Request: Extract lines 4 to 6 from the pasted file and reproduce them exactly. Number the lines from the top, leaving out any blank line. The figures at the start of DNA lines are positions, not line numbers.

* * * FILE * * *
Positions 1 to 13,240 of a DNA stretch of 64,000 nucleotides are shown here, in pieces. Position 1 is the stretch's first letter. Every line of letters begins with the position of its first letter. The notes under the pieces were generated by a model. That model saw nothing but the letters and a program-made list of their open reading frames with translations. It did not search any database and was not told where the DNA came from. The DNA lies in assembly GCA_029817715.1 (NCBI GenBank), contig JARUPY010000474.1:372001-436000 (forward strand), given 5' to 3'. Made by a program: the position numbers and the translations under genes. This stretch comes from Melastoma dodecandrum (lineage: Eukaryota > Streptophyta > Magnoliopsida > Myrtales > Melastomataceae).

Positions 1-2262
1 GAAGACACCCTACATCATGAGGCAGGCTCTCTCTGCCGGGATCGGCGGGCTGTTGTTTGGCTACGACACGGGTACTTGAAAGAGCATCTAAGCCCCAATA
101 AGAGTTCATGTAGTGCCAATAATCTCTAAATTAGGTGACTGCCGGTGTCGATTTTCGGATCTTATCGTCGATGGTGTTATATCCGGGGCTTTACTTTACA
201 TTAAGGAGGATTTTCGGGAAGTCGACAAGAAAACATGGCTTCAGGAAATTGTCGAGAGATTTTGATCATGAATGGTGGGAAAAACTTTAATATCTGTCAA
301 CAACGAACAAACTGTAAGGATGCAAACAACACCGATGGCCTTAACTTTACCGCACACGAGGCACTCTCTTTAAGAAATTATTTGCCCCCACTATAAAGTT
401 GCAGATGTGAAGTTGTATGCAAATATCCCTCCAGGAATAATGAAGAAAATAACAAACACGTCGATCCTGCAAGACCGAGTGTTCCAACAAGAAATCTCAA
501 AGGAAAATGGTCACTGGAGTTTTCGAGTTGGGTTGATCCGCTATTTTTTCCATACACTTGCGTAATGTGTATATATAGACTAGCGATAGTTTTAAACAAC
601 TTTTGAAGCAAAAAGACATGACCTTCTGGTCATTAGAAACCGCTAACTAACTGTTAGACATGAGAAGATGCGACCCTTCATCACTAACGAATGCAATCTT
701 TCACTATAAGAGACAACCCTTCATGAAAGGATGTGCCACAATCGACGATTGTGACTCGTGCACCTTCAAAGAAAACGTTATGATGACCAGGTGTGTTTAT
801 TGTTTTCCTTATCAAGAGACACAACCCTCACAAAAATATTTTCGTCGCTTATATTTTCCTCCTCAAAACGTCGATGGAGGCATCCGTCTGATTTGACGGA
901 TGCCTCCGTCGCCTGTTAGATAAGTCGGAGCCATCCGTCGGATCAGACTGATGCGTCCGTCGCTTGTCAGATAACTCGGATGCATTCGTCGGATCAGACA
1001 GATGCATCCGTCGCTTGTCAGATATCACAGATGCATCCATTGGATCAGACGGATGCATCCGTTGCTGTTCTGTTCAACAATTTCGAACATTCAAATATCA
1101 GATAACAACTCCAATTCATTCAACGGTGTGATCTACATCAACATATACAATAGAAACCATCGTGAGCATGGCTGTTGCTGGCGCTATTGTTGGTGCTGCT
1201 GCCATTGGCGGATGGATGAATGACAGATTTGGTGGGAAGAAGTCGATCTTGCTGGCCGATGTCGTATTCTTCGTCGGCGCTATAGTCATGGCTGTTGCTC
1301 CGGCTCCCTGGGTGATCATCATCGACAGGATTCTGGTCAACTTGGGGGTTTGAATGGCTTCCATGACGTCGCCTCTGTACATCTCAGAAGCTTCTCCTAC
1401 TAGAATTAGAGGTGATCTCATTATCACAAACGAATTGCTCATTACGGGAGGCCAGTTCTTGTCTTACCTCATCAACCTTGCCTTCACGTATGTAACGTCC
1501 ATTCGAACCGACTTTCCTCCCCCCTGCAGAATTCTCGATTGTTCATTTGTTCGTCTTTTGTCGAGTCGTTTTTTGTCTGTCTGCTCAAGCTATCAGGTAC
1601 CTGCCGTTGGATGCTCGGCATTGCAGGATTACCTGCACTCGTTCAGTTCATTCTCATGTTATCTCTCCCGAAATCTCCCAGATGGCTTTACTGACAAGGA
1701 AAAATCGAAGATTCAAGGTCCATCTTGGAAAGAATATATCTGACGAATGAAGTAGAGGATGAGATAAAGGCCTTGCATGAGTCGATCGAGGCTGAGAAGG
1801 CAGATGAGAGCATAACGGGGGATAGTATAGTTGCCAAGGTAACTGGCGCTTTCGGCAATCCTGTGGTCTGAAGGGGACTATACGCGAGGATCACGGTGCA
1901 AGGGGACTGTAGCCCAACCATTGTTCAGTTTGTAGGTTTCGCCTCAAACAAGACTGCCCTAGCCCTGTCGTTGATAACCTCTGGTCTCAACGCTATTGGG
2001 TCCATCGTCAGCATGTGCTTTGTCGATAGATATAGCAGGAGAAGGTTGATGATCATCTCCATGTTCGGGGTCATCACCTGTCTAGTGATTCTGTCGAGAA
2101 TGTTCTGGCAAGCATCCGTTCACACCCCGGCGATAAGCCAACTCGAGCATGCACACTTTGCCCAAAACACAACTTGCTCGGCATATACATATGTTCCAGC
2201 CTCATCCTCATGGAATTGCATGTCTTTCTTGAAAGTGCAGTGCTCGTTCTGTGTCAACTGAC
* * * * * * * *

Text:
101 AGAGTTCATGTAGTGCCAATAATCTCTAAATTAGGTGACTGCCGGTGTCGATTTTCGGATCTTATCGTCGATGGTGTTATATCCGGGGCTTTACTTTACA
201 TTAAGGAGGATTTTCGGGAAGTCGACAAGAAAACATGGCTTCAGGAAATTGTCGAGAGATTTTGATCATGAATGGTGGGAAAAACTTTAATATCTGTCAA
301 CAACGAACAAACTGTAAGGATGCAAACAACACCGATGGCCTTAACTTTACCGCACACGAGGCACTCTCTTTAAGAAATTATTTGCCCCCACTATAAAGTT